Globalization has created entirely new challenges, but it doesn’t excuse an inadequately dynamic labor force. The financial crisis revealed a horrific meatloaf of bad policy and bad actors, but it does not excuse an individual for refusing to keep personal financial commitments. Government policies and regulations have wreaked havoc on economic incentives, but they do not excuse a pitiful work ethic. China can manufacture products cheaper than many domestic companies and Mexico has added labor at the lower end of the wage scale. However, those facts does not excuse someone who refuses to develop new job skills or adjust to economic realities that offer both challenges and opportunities. Wall Street has often behaved recklessly, but that behavior does not justify a reckless Main Street. Automation and digital innovation create a daunting headwind for parts of the labor force, but that does not unlearn over one hundred years of lessons about “creative destruction” and innovation. Higher education has failed millions, but that does not mean it can disengage from society. Government has grown far too big, but that does not mean the people should capitulate and become entirely dependent on the state.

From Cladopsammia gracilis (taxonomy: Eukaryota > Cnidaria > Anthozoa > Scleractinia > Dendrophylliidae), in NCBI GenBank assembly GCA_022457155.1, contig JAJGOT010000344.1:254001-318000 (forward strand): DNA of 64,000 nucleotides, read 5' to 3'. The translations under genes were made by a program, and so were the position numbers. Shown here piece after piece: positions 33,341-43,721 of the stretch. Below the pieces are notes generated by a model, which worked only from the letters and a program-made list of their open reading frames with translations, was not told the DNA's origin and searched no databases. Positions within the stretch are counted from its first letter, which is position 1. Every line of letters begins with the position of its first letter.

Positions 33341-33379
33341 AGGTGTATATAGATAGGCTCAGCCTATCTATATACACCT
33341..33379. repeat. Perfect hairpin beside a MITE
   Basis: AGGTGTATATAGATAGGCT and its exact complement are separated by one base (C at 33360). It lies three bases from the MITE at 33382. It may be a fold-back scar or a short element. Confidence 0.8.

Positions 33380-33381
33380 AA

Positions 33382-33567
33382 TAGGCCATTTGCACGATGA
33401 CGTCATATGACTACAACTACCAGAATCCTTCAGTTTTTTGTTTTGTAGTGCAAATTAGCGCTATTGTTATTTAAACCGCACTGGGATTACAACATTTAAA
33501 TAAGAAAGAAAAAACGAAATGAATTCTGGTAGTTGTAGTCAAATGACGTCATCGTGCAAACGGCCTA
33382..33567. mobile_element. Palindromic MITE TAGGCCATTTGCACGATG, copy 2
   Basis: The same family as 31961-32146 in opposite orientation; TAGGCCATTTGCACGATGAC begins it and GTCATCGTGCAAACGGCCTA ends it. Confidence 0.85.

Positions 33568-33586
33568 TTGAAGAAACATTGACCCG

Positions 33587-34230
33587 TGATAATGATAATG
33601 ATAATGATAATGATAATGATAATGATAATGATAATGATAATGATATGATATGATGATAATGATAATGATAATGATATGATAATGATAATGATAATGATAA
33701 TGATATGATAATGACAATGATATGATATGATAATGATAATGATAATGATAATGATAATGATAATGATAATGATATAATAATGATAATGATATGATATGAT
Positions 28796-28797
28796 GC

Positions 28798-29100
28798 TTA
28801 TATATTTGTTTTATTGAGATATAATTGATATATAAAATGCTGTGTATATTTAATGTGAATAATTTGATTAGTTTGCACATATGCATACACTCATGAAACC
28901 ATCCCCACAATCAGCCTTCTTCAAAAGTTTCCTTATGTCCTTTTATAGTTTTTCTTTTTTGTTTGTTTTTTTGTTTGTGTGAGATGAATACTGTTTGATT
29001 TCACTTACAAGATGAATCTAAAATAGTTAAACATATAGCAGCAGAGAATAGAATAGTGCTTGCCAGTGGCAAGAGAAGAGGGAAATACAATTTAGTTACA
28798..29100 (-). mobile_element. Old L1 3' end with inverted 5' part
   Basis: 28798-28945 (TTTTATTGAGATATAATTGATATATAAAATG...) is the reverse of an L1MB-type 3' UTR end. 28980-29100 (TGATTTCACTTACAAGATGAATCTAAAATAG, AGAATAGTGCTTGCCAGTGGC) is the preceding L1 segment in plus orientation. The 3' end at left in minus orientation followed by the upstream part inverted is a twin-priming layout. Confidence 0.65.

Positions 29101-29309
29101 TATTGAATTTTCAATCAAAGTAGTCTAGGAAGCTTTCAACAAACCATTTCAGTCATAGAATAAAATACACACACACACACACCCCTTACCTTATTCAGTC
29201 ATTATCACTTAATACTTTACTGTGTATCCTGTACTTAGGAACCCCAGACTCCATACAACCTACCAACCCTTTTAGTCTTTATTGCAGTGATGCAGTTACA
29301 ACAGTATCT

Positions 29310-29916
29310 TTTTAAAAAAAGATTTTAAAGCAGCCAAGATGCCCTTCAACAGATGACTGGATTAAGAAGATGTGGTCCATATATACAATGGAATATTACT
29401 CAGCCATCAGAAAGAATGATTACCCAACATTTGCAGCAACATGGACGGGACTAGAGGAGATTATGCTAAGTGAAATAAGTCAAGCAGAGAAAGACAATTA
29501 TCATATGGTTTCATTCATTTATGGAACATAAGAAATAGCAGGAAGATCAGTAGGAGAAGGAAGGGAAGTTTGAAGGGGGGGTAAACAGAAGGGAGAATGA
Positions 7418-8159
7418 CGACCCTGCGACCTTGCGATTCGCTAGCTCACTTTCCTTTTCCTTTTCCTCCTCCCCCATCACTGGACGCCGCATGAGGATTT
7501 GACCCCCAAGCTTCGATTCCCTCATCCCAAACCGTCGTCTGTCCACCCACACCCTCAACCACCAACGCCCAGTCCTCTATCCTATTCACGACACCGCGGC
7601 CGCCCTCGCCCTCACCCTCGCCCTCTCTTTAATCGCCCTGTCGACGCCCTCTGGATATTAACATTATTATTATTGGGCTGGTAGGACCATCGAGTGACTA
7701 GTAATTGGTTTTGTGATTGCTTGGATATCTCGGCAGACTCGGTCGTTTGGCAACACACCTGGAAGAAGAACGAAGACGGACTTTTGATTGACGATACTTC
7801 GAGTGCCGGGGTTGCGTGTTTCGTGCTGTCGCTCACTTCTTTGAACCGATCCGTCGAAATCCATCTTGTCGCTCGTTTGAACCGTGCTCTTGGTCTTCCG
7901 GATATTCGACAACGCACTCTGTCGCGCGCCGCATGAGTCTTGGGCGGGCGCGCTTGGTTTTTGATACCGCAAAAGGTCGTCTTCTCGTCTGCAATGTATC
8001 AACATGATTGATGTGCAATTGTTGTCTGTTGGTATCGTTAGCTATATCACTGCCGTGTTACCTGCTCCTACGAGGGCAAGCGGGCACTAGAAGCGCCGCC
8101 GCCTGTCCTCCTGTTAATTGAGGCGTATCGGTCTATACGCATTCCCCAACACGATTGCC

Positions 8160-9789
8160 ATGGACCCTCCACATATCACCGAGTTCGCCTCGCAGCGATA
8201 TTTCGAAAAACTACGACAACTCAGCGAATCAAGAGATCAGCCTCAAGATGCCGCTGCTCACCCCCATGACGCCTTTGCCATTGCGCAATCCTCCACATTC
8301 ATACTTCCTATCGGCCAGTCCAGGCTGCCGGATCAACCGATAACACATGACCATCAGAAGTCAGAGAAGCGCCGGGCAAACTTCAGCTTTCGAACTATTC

We do too much to feed angst without curing it. We can caricature successful corporate executives as “fat cats,” but that does nothing to heal the covetousness driving the caricaturing. We love the idea of “recalling” politicians who disappoint us, but that does nothing to restore responsibility to the voters who elected them to begin with. The need of the hour is to empower a renewed sense of responsibility, including facing the consequences of our actions. Our crisis of responsibility cannot be overcome if we are insulated by a perpetual safety net from the consequences of our actions. We reap what we sow, and so it should be.
Bahnsen, David L.. Crisis of Responsibility: Our Cultural Addiction to Blame and How You Can Cure It (p. 157). Post Hill Press. Kindle Edition.